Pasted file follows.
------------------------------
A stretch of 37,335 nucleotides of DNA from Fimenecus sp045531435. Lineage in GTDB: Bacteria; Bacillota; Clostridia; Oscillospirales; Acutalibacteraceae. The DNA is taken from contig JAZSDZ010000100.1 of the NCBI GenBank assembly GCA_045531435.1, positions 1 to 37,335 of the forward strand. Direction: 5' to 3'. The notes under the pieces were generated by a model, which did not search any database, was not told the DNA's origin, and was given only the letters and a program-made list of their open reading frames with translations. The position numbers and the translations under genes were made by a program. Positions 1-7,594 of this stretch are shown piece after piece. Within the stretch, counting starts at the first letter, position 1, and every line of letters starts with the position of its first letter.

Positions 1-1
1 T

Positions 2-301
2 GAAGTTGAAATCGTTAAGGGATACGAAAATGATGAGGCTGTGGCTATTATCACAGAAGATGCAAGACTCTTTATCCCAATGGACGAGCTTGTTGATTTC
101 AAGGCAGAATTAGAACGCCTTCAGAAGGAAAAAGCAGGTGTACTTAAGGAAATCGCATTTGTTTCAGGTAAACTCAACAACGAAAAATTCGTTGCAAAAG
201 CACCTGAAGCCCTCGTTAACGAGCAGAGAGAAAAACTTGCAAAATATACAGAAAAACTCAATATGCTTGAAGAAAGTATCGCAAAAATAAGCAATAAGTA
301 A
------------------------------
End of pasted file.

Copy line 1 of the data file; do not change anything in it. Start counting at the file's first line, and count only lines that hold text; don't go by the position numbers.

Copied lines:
A stretch of 37,335 nucleotides of DNA from Fimenecus sp045531435. Lineage in GTDB: Bacteria; Bacillota; Clostridia; Oscillospirales; Acutalibacteraceae. The DNA is taken from contig JAZSDZ010000100.1 of the NCBI GenBank assembly GCA_045531435.1, positions 1 to 37,335 of the forward strand. Direction: 5' to 3'. The notes under the pieces were generated by a model, which did not search any database, was not told the DNA's origin, and was given only the letters and a program-made list of their open reading frames with translations. The position numbers and the translations under genes were made by a program. Positions 1-7,594 of this stretch are shown piece after piece. Within the stretch, counting starts at the first letter, position 1, and every line of letters starts with the position of its first letter.